Pay for caregivers a workers' comp secret
From the Los Angeles Times
Pay for caregivers a workers' comp secret
Even though they're often performing it out of love and commitment, those who assume nursing care may be paid for their work
Originally published Jun 25, 2003
Kathy M. Kristof
LOS ANGELES -- Ruben Castaneda of City of Commerce was working late one night when he tried to lift two heavy pails of ink and herniated five disks in his back. The 1995 injury touched off a series of operations that has dramatically changed his life and the life of his wife, Susan.
Ruben couldn't be left alone after the surgeries, Susan said. He was in constant pain, and though determined to do things for himself, he'd fall. His doctor recommended that they hire home health workers, but the insurer never sent an aide and the Castanedas couldn't afford to hire one. Susan, a self-employed Spanish/English interpreter, had to pick up the slack.
"I couldn't go out in the field - I had to try to get jobs I could do from home," she recalled. "All my days off were scheduled around whatever procedure he was going to have done."
Like many with a seriously injured spouse, Susan didn't think about filing a claim with the workers' compensation insurer for the care she gave her husband.
Yet the family's finances were being decimated. Because of Ruben's lost wages and Susan's inability to work while caring for him, the couple depleted their savings.
They sold their motor home and boat and borrowed money from relatives, hoping to stay afloat long enough for Ruben to recover.
Caregivers such as Susan can be paid for their work even though they're often performing it out of love and commitment, said attorney Ken Berman, who founded a Toluca Lake law firm called CareLaw. But it's the best-kept secret in the workers' compensation market, he said.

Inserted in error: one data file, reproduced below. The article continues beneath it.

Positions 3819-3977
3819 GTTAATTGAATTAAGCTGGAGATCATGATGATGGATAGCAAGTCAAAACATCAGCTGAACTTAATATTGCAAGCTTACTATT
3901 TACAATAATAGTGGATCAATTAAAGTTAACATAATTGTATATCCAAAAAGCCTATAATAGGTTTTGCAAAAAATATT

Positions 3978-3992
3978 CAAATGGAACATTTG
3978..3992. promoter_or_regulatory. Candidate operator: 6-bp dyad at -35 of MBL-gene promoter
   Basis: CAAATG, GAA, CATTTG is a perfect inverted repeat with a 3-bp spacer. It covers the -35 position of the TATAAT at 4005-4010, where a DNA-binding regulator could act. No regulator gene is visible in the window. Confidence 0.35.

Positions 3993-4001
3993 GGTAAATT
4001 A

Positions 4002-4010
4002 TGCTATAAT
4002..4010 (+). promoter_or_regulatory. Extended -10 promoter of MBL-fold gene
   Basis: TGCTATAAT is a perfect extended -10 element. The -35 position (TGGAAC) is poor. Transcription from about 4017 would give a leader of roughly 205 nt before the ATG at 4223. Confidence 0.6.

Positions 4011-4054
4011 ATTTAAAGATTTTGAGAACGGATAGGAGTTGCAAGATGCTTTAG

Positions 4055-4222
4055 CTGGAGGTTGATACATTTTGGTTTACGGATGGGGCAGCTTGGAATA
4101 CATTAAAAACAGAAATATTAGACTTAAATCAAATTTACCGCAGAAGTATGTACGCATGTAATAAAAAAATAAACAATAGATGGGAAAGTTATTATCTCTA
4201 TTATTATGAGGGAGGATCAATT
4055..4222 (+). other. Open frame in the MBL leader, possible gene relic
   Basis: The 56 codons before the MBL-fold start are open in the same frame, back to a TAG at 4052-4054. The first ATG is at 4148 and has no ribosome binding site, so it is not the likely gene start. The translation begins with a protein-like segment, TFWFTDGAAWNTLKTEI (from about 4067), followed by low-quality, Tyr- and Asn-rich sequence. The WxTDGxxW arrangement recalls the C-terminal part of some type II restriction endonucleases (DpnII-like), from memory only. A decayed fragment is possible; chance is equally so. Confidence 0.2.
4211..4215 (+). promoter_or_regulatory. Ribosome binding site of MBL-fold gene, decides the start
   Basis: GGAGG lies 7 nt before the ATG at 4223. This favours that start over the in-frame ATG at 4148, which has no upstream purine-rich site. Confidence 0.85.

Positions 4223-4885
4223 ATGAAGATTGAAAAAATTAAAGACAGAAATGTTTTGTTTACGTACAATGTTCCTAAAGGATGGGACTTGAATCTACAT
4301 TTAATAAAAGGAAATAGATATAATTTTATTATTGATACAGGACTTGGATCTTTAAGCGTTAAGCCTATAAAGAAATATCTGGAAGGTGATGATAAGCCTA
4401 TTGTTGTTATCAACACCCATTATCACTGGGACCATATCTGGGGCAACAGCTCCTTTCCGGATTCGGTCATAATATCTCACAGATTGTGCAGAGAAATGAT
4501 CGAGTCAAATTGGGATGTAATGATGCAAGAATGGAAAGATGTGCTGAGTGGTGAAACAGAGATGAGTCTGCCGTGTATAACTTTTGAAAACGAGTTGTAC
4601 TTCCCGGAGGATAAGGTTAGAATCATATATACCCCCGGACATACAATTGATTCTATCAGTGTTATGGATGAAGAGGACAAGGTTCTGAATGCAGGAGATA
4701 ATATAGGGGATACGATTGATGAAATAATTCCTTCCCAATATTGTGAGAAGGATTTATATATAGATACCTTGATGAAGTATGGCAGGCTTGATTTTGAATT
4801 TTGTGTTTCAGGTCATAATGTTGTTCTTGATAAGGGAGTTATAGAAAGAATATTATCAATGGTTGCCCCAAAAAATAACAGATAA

Workers' compensation laws allow insurers to pay for assistance care when workers have been so severely injured that they can't fend for themselves. Although family members usually don't think they can be compensated for providing this assistance, in many instances they can, industry experts said.
Even though workers' compensation laws vary among states, payment for attendant care is available nationwide, said Keith Bateman, vice president and director of workers' compensation at the Alliance of American Insurers in Downers Grove, Ill.
It doesn't matter whether the care is provided by a spouse, child or friend - nor does it matter whether the person providing the care previously was employed, he said.
"You are not really compensating the spouse," Bateman said. "You are providing an aspect of medical treatment."
Family caregivers often say they were never told about the possibility of payment. "In 20 years of doing this and handling literally thousands of cases, only once has the insurer volunteered this information," Berman said.
Some caregivers say that insurers even deny that it's an option.
That's what happened to Paul Smith, whose wife suffered a disabling spinal injury two years ago.
Several months after she was injured - and after he shelved his consulting work to attend to her needs six to eight hours a day - the workers' compensation insurer asked him to take her to a specific doctor two hours away from their Sacramento home. He asked the insurer whether he could be compensated for his time to make up for the work he was losing.